My slippers are wet. A nice, snow encrusted, icy cold sort of wet. I went icicle hunting in them.
The boy has another cold. It started on Saturday with just a bit of a stuffy nose. Today he had a fever, lethargy and a need for lots of tissues. If we manage to convince him to cooperate with the cold medicine, the fever goes down and he gets peppy. If not, he sits on our lap and complains about anything that moves him to do so.
Winter decided to dump it's annual February 'substantial' snow fall on our area today. It never fails. We get at least one good, mounting snowfall each year and it tends to show up in the second month. How much we got depends on who you listen to. We're going with the weather gurus in Philadelphia. They say our area got 6-10 inches which seems about right when you're the one outside with the snow blower.
Logan got up yesterday morning at his grandparents house. It was his monthly sleepover. Typically he balks at having the "spotlight on me!" two day extravaganza end. It takes some cajoling to get him home without a nary a pout. This time we enticed him with snowmen. We thought the snow might start earlier yesterday and give us time to make use of his snowman kit. It didn't.
He went to bed talking about the snowman he'd make today. He woke up with a low grade fever of 99.9 and a cranky little outlook on life. No outdoor fun for him, not that he wanted it any more. He wanted a lot of cuddling and some orange juice - we were happy to oblige, especially as his temperature crept higher.
At dinner, however, he had a change of heart. He was nicely doped up on Motrin Cold and ready to bring Frosty to life. It was dark. It was cold. And there was no way his little snot-filled head was getting in the backyard no matter how many layers of snowpants he could wiggle his butt into.
Instead I got a brain storm.
This morning I had tried to catch snow flakes on black construction paper for him to look at with a magnifying glass. Clearly this works better when you're doing the looking outdoors because our flakes melted in seconds in the warm house. In a moment of fuzzy-headedness, I filled a small plastic bowl with some snow and stuck it in our freezer where it sat forgotten most of the day. As soon as Logan finished his last bite of Mac and Cheese, I produced the bowl. He wiggled a few bits of it's contents on the frozen paper and tried to get a good look at the variance in the flakes.
Megan was jealous. She wanted a bowl of snow. So I, being the fair parent that I try to be, filled another small bowl with the white stuff and dropped it off on her tray. I was now on a mission. I dug around the plastic container cabinet, which is in wild disarray. I selected a large bowl and a rectangular lid. The lid was left on our kitchen table as I, and my rose colored, beat-up slippers, headed for our back door. One big scoop snow returned with me.
I can tell you, from recent experience, that bare hands and snow don't mix even if you're sitting at your kitchen table surrounded by the remnants of dinner and good fellowship. I molded a snow ball and placed it on the plastic lid. Then a second, slightly smaller ball and finally a third small ball. I stacked them in size order and shouted, "Ta Da!"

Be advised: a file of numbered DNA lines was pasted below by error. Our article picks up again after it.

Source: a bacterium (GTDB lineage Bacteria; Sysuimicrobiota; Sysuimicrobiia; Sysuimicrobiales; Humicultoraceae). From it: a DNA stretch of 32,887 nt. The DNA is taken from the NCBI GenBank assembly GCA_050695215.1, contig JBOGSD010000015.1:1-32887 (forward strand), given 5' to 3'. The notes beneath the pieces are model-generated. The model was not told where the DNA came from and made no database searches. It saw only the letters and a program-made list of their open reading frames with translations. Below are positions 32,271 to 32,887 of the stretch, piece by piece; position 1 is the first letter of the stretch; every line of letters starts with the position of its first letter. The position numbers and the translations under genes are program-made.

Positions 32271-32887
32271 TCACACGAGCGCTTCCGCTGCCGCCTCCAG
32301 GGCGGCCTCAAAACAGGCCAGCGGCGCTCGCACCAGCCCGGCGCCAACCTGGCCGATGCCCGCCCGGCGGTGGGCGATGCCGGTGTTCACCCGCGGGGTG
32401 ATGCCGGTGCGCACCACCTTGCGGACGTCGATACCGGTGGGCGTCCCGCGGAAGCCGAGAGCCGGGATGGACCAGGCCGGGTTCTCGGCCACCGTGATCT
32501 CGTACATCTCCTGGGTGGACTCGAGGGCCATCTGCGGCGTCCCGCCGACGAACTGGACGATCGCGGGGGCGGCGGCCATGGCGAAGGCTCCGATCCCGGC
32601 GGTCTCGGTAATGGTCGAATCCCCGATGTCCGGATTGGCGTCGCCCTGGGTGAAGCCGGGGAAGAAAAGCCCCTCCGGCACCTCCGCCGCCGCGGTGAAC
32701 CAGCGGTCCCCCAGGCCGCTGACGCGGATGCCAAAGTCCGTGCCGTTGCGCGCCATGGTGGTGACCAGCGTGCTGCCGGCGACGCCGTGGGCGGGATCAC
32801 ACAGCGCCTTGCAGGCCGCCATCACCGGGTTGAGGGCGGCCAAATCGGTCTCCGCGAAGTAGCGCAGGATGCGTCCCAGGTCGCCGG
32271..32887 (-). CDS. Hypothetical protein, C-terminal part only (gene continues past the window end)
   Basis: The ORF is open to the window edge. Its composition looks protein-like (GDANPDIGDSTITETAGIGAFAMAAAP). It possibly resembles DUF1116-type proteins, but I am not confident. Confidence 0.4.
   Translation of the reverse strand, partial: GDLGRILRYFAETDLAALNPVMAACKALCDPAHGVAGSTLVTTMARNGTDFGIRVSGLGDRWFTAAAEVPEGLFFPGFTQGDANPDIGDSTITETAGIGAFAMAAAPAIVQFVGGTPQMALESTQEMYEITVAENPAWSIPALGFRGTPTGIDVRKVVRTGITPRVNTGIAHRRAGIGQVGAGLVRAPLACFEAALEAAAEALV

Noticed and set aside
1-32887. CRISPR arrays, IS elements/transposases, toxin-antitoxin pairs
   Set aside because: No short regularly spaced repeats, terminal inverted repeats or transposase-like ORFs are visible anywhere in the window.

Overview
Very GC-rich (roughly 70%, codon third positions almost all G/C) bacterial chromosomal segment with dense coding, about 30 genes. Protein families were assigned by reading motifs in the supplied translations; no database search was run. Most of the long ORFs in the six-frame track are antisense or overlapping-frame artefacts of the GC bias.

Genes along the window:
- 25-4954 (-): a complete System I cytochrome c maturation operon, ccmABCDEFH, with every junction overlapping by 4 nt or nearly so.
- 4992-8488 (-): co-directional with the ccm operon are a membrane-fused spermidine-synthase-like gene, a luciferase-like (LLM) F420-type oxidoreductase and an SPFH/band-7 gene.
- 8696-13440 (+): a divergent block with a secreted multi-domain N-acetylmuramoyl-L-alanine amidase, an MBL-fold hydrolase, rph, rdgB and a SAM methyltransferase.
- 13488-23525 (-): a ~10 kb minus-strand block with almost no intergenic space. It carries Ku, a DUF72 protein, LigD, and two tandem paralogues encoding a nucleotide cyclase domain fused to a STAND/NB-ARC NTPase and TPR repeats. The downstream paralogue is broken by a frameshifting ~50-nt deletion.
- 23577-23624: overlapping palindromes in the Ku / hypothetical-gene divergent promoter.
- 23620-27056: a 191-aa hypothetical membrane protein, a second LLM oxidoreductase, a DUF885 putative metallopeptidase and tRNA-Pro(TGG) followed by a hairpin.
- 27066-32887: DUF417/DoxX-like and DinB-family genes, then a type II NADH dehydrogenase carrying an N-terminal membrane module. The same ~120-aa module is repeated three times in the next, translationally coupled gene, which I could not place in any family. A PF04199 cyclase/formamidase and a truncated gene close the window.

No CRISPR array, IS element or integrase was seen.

"NO-MAN!" Megan said as she clapped. Logan just grinned. We stuck him in the freezer so he'd not melt right away.
I had a lot of snow left in my big bowl. I made another ball and when the sick child of mine was not expecting it, I launched a small snowball at his collar bone. He tried to look annoyed but he couldn't keep his smile away.
"What are you doing crazy Mommy?!" he said with a laugh.
"I'm bringing snow day to you, sicko," I told him. Daddy shook his head at me in that "You are nuts" type gesture, so I pegged him with a snowball in the forehead. That, of course, put both kids into giggle fits. So, again, to be fair, I tossed a little snow Megan's way. The dog, in her glory anytime snow is involved, gleefully cleaned up our mess.
Logan launched a few snowballs. Daddy got in one or two decent throws. Megan even tried it out. The dog kept cleaning. The rest of my bowl got dumped back outside. I used the empty vessel to knock down an icicle. Just a tip survived. I handed it to Logan who turned it over and over his palm trying to study it. He wanted a bigger piece. He asked. We said we couldn't - we weren't dressed right to go leaping past the small cleared section of concrete just out our backdoor.
He said please. He asked for a tissue.
I walked out into snow drifts with my slippers, armed with a plastic kid-sized golf club. I returned with a larger bit of icicle. Logan dropped it almost instantly and shattered it. At least he didn't cry.
Instead we took Frosty out of his frozen cave again. We stuck toothpicks in his sides for arms and used glitter glue to paint on an orange nose and blue eyes. He's back in the freezer now where he'll stay until we're bored of him or I need room for an Easter ham. Whichever comes first.
Nights like this make me think about the future. The day when my kids get together with their families - perhaps without my husband and I around. They start to talk about their childhood and they laugh as they talk about the crazy things their mother would do to make them smile. I hope they realize then that it wasn't insanity - it was love.